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Cuban Music
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Author: Anonymous
Submitted: 04.29.09
Word Count: 997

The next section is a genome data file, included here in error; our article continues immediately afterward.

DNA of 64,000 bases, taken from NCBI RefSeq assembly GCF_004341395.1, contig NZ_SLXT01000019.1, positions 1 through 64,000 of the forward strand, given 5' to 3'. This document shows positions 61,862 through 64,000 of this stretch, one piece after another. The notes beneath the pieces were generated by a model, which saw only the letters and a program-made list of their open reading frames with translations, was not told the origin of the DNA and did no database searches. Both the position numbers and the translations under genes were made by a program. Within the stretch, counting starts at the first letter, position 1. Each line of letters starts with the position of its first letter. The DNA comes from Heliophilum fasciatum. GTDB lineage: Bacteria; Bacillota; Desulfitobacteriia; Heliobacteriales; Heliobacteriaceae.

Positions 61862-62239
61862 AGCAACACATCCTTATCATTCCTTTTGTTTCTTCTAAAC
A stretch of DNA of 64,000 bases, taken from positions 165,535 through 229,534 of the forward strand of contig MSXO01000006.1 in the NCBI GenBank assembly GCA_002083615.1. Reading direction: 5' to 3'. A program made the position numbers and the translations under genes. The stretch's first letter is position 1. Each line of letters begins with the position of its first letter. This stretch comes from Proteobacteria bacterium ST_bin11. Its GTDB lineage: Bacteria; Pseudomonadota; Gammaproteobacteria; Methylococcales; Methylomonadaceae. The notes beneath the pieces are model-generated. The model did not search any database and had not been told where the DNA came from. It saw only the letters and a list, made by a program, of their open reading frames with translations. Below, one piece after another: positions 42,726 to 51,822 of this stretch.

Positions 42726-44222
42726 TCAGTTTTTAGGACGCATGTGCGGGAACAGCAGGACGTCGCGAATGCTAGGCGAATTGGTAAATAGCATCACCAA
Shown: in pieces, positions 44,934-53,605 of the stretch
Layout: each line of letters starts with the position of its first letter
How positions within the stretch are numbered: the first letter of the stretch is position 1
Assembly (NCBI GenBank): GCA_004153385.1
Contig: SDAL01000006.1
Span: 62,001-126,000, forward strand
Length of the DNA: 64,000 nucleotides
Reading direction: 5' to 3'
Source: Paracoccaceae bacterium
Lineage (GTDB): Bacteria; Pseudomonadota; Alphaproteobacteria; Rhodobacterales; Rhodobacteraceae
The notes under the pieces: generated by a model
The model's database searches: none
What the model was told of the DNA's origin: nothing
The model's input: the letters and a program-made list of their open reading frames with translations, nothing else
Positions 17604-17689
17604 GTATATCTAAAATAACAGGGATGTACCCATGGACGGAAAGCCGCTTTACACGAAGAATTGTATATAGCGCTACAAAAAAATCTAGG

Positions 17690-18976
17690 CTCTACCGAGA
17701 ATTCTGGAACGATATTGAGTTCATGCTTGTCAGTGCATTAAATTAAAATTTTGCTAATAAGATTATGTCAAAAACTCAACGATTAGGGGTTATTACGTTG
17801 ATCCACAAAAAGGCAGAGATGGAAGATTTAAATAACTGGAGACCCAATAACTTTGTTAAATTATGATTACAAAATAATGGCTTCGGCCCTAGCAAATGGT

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     CUBAN MUSIC Cuba is a small communist country in the Caribbean. Though they may not have a lot of money and property, Cubans are among the most cheerful, musical and outgoing people on earth. The unique sound of Cuban music traces back to the Yoruban and Congolese cultures in West Africa. Over thousands of slaves were brought over during the 1880s, and along with them their styles of music. A few of the instruments brought over are still used in Cuban music today such as the bata drums. After a while, Cubans began to invent their own instruments such as the tres (a small Cuban guitar with three pairs of strings) and bongos. Many of the instruments were made by the farmers in the Oriente, where many immigrants from different ethnic and musical backgrounds had settled. Many people embraced music during this time because it gave them hope and spirit during their time of struggle. Another major influence on Cuban music was the Spanish. They introduced the guitar, which came with dramatic Spanish sounds. The Spanish influence also accounts for ballad singing. The tradition of singing ballads and protest songs go back a long way, and was revived in the 1970s. During the 1880s slaves were usually required to speak the language of their masters, the Spanish farmers, this was when African music began to use Spanish influences. The son is Cuba’s national music and dance, and is the origin of many types of music in Latin America. Son was the first music to mix Spanish lyrics with African rhythm. There are many types of son, a few varieties include: mambo, salsa, and timba. The rumba, mambo, salsa, and Cuban jazz all have roots in Afro-Cuban son rhythms that originated more than two centuries ago. Son was a type of folk music sung on plantations in the hills of Oriente during the late 1800s. They sang about love, humour, and patriotism, though nowadays they include political and social views. The radio later popularized son throughout Cuba in the 1920s. As the popularity spread the guitar, double bass, bongo, tres, maracas, and claves were added. Three distinctive characteristics of son music are the rhythm made by the claves, the solo vocal element by the singer, and a repeated chorus towards the middle or end of the piece. Nowadays people have added faster rhythms and different instruments to change the style; also the lyrics reflect modern life in Cuba. Cuban rhythms have influenced jazz music, especially in the 1930s. Cuba is home to many types’ music and dance which are related to the traditional forms of Cuban music. Most of the music and dances are copied from the traditional son music. One of the more popular ones is the mambo. The mambo originated in the Haitian settlements, and has both European and African characteristics. This musical style is a mixture of swing and traditional Cuban music. Mambo is still very popular in Cuba and many Cubans enjoy dancing the mambo, and listening to the music of the mambo as it continues to evolve into new forms of music. Another type of popular music is salsa. Thought the term salsa is a characteristic style of Cuban music, the term actually originated in New York. Rhythms from bebop jazz, the mambo, salsa conjuntos, charangas, Puerto Rican plena and bomba music, and the bugalu all helped to shape salsa. These rhythms constantly mix and flow together to deepen the total musical base. Salsa instrumentation is quite similar to the other types of Cuban music. Some instruments that are included are the congas, timbales, and claves (which beat out a regular rhythm of three/two time or two-three time. Some other popular additions are: brass, leading guitar, and bass. Cuban music can generally be characterized into two main areas: folk music (including both sacred and secular forms), and popular. The rumba is one of the most popular forms of folk music in Cuba. The rumba began in the early 20th century in urban centers and small settlements around sugarcane mills. It began as a lively song with irregular rhythms. In the 1920s the rumba spread to New York where orchestras had changed it into a ballroom dance with the addition of horns, and strings. Today, there are several styles of rumba, all of which include a lead singer and chorus singing in a call and response style. Each style of rumba has its own dance. The guaguanco style is a slow dance preformed by a man and woman. The colombia style is lively as the male dancers try to impress each other by performing increasingly difficult dance steps. The yambu style is very slow and the dance steps imitate the slow, unstable steps of elderly people. Another style of traditional music is danzon, which was developed in the 1870s in Matanzas. The dance that accompanies the music is a slow elegant dance that is performed by couples. The danzon is different from any other type of Afro-Cuban music because instruments like the flute and violin are used making it sound very classical. The danzon is considered the upper-class dance of Cuba because of the distinguished and elegant appearance of the dancers. In 1959, a young lawyer named Fidel Castro became Cuba’s leader, and introduced communism. Communism is a system of government were the government owns and controls a country’s businesses, natural resources, and industries, and it helps its people by funding education, cultural, healthcare, and housing programs. Many Cubans were unhappy with the new government so they rebelled against it. Some artists, musicians, writers, and religious leaders felt they were no longer allowed to express themselves freely, so many left the country. Today, music in Cuba mixes many styles of music. Many Cubans nowadays can be found entertaining passersby on city streets at any time of day. Overall, Cuba has had a huge impact on music around the world, and is greatly appreciated now and by generations to come.